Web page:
Two years ago April 1 I became interim editor of the Daily Freeman-Journal.

I distinctly recall the look on Doug Getter’s face when I explained that I would step in for two months to lead the DFJ in the wake of Managing Editor Anne Blankenship’s departure for a new position with Van Diest Medical Center.

He rolled his eyes.

Two months turned into two years.

A lot can happen to a community in two years.

New businesses opened, old businesses closed and then some of them reopened.

The failure of an unstable building threatened a beloved coffee shop.

Fire ravaged a downtown building, turning our beautiful main street into a barricaded maze for a while and closing the historic movie house that had so tenderly been restored by a group of hard-working, well-meaning citizens.

Barricades went up around yet another historic masonry building.

Jeff Habhab bought the historic post office to save it.

With each tick of the clock, the monumental Elks Building downtown inched even further towards its remarkable renewal.

With investments, Kwik Star and Fareway sent their roots deeper into this soil.

Somewhere in those two years, we lost another city leadership team when City Manager Daniel Ortiz-Hernandez and Assistant City Manager Biridiana Bishop moved on to other jobs.

Our town’s story is one of change.

But that is nothing new. Webster City, and its greater area of Hamilton County, have always risen and ebbed with the tide of life.

This two-year period — April 1, 2022, to April 1, 2024 — has been no different.

Before I became interim, I joined the many alarmed voices who packed the council chamber of City Hall in Webster City to express dismay that a short-lived city manager — not Ortiz-Hernandez — thought it was a good idea to sell East Twin Park to a development firm that would construct a building it would rent to Dollar General.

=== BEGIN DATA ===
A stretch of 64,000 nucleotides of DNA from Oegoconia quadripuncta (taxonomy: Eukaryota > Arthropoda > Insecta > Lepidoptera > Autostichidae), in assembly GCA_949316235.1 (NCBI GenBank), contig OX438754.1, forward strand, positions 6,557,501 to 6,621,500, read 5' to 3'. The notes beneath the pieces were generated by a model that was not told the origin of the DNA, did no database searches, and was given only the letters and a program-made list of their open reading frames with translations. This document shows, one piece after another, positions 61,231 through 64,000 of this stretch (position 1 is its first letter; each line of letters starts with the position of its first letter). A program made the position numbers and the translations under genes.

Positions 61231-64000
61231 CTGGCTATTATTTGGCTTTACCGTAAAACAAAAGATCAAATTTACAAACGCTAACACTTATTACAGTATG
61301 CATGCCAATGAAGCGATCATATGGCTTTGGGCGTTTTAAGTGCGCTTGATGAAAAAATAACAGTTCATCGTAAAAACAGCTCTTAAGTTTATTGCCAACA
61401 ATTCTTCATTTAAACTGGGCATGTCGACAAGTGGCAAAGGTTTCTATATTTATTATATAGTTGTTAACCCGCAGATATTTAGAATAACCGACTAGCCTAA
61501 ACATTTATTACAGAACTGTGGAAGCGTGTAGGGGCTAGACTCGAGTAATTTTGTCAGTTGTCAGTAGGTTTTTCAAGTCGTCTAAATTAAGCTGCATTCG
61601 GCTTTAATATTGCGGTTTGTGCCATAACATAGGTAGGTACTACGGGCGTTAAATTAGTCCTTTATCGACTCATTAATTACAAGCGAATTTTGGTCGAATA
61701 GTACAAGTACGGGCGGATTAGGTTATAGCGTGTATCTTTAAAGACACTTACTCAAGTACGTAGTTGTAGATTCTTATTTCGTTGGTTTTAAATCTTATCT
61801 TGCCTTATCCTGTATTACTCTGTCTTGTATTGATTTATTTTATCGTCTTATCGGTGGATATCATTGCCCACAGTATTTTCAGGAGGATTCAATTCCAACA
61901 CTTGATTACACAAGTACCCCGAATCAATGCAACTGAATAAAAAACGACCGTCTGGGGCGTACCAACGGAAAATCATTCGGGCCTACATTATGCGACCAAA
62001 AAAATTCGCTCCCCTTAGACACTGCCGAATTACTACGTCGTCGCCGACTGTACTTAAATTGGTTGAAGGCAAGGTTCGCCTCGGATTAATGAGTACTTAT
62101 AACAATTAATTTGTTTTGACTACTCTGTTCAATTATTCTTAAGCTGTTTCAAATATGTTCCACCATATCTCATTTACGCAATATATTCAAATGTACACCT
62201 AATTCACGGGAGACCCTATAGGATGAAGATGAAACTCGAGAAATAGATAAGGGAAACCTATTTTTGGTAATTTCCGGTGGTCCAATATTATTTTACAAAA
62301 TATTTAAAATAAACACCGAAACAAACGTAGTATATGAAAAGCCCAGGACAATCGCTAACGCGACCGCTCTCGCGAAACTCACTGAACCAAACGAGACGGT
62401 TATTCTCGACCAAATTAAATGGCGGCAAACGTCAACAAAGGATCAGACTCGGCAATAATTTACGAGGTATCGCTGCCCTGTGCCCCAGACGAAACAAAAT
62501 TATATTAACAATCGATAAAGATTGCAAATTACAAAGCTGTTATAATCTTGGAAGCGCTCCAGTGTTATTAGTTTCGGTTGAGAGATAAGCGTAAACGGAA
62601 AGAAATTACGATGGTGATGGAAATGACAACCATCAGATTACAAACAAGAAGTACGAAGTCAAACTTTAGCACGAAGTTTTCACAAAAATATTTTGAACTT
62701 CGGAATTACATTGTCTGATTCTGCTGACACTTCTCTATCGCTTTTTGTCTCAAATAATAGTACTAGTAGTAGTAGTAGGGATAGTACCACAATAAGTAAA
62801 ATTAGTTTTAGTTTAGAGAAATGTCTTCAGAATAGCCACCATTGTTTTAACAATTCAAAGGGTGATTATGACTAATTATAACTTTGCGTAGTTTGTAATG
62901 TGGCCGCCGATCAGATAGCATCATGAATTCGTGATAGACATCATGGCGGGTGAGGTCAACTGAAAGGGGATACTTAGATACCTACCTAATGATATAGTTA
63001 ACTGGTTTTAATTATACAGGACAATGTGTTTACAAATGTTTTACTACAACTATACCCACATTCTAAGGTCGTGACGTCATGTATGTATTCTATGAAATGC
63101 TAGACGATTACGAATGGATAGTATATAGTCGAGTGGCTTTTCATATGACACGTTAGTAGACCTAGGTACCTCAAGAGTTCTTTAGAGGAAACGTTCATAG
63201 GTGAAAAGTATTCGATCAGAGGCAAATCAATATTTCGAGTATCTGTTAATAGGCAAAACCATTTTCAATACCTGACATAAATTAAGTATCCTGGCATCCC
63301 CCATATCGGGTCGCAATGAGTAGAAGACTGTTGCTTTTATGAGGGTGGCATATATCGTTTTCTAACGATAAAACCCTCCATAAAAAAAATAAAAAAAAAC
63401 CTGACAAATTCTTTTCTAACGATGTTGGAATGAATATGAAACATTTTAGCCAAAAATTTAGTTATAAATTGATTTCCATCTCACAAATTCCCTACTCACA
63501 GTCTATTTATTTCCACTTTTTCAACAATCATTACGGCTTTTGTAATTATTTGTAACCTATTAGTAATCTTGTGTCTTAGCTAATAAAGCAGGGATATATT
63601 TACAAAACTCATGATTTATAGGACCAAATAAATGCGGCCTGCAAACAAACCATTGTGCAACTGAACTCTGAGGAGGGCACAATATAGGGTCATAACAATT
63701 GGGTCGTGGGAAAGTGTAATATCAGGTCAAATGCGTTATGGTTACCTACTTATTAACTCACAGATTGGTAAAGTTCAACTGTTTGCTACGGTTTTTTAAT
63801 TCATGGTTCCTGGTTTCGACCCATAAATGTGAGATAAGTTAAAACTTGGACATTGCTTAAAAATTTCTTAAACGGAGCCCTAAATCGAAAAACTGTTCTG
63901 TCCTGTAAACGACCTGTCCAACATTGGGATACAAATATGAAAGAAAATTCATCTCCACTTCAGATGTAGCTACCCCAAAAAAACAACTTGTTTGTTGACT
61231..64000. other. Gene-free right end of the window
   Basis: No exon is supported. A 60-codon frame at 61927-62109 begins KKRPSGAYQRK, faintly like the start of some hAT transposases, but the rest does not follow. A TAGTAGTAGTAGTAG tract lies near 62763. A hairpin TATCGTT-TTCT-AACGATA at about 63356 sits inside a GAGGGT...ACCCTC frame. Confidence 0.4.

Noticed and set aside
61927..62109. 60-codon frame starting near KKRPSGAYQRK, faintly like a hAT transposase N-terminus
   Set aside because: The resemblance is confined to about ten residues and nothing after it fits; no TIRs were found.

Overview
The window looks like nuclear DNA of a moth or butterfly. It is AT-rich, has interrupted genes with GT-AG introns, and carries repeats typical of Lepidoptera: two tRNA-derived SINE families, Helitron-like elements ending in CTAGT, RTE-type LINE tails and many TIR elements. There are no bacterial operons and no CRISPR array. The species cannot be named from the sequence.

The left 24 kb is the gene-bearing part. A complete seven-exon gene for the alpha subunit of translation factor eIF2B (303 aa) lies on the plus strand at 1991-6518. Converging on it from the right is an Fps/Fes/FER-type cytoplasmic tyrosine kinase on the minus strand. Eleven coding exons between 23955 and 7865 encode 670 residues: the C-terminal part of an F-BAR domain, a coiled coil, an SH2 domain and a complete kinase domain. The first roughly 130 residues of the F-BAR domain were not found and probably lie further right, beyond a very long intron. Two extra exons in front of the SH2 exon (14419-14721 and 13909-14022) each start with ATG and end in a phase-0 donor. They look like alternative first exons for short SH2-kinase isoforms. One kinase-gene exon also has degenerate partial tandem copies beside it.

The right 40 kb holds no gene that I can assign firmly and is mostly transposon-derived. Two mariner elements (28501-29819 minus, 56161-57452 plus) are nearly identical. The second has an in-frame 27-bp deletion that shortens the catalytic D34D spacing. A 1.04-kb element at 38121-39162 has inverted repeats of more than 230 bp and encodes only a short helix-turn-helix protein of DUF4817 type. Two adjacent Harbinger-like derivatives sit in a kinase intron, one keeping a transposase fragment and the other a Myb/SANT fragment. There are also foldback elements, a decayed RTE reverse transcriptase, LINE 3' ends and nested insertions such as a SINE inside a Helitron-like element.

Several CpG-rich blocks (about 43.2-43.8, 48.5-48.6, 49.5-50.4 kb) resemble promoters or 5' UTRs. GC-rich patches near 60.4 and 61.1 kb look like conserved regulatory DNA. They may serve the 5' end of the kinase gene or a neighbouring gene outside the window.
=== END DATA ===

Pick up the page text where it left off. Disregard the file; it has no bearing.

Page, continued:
Boy, was he wrong.

With the kind of energy citizens can summon when they work together, that idea failed spectacularly, the short-term city manager went away, and the park in question sprouted activity in a way only a spring metaphor can match. On favorable days, East Twin Park is a mecca of activity for all ages and just about every outdoor recreational desire.

In this spirit, on Thursday, Webster City broke ground on a new splash pad in East Twin Park. By summer, it should be in full swing. Yes, I did at one time suggest it might not be a good idea to spend money on a splash pad. Some people agreed with me.

The decision went the other way.

Let’s move on, because we have important work to do.

Now there’s a new interim in town. John Harrenstein, Webster City’s interim city manager, has sailed in on a wind of fresh thinking. His is an energy that immediately began gathering the threads of disparate ideas by meeting with their disparate supporters in an earnest search for meaningful, lasting growth and continuity.

It is a strategy that works.

Like another interim I know, his goal is not to simply change — one can do that with a haircut — but to connect, refine, educate and act with this greater community’s best interests at heart. That is the way forward.

We have witnessed our challenges.

There will be more.

Bring it on.

In the waters of life, you can flee or lean in. I know what the interims will choose.

Jane Curtis is interim editor of the Daily Freeman-Journal.


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